With projects that differ amongst themselves, three companies supported by FAPESP’s Small Companies Innovation Research (PIPE) have as a point in common, the search for solutions that are still little considered by software developing companies of all sizes in Brazil. InfoDinâmica, from São Paulo, is investing in a premises control system that couples hardware and software to make possible a new step in local and remote monitoring of almost all the electrical and electronic equipment in homes and offices. Also from São Paulo, Invenire is developing software for exchange desks in banks and foreign trade departments of the major corporations. Spall, from São Carlos, is very close to launching the first version of a program that simulates the formulation of materials for the ceramic industry.
Better still, the three companies, which are investing in important niches in the country, are contributing towards Brazilian software becoming more competitive in the domestic and foreign markets. While the domestic sales share of software developed here is 76% , the sector’s balance of trade still shows negative figures. Although Brazil’s exports reached the level ofUS$ 120 million in 2001, having grown close to 1,200% since 1995, imports amount to US$ 1 billion a year. Talking of creating softwareis then a strategic issue, because knowledge and technological development in this area are indispensable for supporting growth in all the areas of the economy.
InfoDinâmica’s software for controlling residential and building systems is an old goal of the world giants of the electrical and electronic industries. “I looked around to find out if there was anything similar, and I discovered that there is no similar system, in spite of technology to do so already being available”, says mechanical engineer Eduardo Vettori, the owner of the company. He has been working since 1972 in the information technology area, and has worked at NEC and the English headquarters of the Shell International Petroleum Company.
The system that Vettori is concluding, called Suit, is the realization of an ancient dream of the science fiction writers. The software can monitor and control, in a remote manner or otherwise, any device that is part of a circuit, from a television set to a security alarm mechanism, from a refrigerator to a set of blinds. The software makes it possible to command these devices through an interface with the digital controls on the equipment and with a network interconnection.
The user defines and changes the settings, adjusting the controls to his routines, using a PC standard computer, palmtop or telephone. Besides its usage in security and control systems for homes, buildings and companies, another use indicated by Vettori for Suit is the hotel segment. “Using a Personal Digital Assistant (PDA) with a good memory, like a palmtop, the supervisor of a hotel can control all the devices in the guest rooms”. In the case of concert halls, among its various uses, the software can switch on and control the air conditioning equipment.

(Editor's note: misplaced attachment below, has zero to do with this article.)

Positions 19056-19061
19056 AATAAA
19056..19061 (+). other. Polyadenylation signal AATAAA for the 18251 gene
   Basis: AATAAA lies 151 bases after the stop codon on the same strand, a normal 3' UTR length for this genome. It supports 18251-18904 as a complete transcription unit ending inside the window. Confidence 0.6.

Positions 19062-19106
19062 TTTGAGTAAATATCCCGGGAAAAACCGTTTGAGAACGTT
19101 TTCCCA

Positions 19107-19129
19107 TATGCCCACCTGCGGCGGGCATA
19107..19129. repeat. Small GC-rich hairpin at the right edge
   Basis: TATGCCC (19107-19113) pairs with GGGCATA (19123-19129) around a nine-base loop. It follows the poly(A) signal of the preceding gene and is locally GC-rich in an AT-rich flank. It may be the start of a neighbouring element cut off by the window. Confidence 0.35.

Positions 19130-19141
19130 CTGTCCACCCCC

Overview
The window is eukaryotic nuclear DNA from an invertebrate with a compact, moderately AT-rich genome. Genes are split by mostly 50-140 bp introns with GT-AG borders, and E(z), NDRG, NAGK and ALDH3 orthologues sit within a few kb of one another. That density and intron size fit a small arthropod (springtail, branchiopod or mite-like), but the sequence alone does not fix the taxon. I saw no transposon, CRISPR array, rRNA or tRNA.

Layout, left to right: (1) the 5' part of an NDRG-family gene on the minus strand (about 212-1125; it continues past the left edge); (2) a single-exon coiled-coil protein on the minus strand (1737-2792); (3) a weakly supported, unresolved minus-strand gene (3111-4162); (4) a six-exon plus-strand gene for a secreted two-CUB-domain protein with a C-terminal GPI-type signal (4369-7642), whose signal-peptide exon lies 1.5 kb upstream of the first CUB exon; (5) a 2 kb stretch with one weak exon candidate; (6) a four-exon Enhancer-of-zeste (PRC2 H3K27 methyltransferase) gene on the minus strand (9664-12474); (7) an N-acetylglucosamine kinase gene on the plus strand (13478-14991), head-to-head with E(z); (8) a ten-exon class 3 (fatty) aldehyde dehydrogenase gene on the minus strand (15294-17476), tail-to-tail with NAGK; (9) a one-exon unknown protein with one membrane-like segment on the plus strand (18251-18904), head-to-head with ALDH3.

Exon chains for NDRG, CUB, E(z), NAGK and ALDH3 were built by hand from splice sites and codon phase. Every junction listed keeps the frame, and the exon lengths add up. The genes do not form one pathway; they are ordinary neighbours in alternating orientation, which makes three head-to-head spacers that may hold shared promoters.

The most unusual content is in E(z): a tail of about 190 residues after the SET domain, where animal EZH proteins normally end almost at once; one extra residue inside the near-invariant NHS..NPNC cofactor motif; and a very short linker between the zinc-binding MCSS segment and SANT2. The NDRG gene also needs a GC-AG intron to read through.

“Suit’s process is based on just three variables: what the device is, what one wants to control and at what level or state, like, for example, the functions of on-off, volume, etc., as well as who wants to do it”, Vettori observes. “It is a simple solution”, he says. He began the process to register a patent for the product in 1996.
Developed in the C and Visual Basic languages, two of the most common and disseminated one, the initial basic program runs on Windows, Windows CE, Mac, Palm and Unix operational systems. Other languages may also be used. Its installation may use the infrastructure of the electricity network, without any modification, or wireless radiofrequency communication. The systems currently available, besides controlling only a few devices due to the lack of a universal interface, also demand infrastructure remodeling.
Remote control takes advantage of the infrastructure of public services – it can be done by any telephone line, fixed or mobile, or by the Internet. The system will have seven hardware accessories, which are being designed at the Renato Archer Research Center (Cenpra), a unit that belongs to the Ministry of Science and Technology and that succeeded the Technological Center for Information Technology Foundation (CTI). These accessories make it possible the devices control without any modification. Five of them are already ready: a telephone answering machine, equipment that emits infrared rays, a radiofrequency transceiver, power sockets and switches. “Still missing is a multisensor, to identify, amongst countless things, the presence of human beings”, says Vettori, who foresees that the project will be concluded in the second quarter. He believes that the product will be available on the market before theyear is out.
Today, InfoDinâmica has practically no sales. Aside from a few consultancy jobs, Vettori is totally focused on the development of Suit. In his business plan, he estimates that the Brazilian market for property control may shortly have a turnover of US$ 1 billion a year. His calculation does not include possibilities in the industrial automation area, a segment not yet covered in the original sales strategy.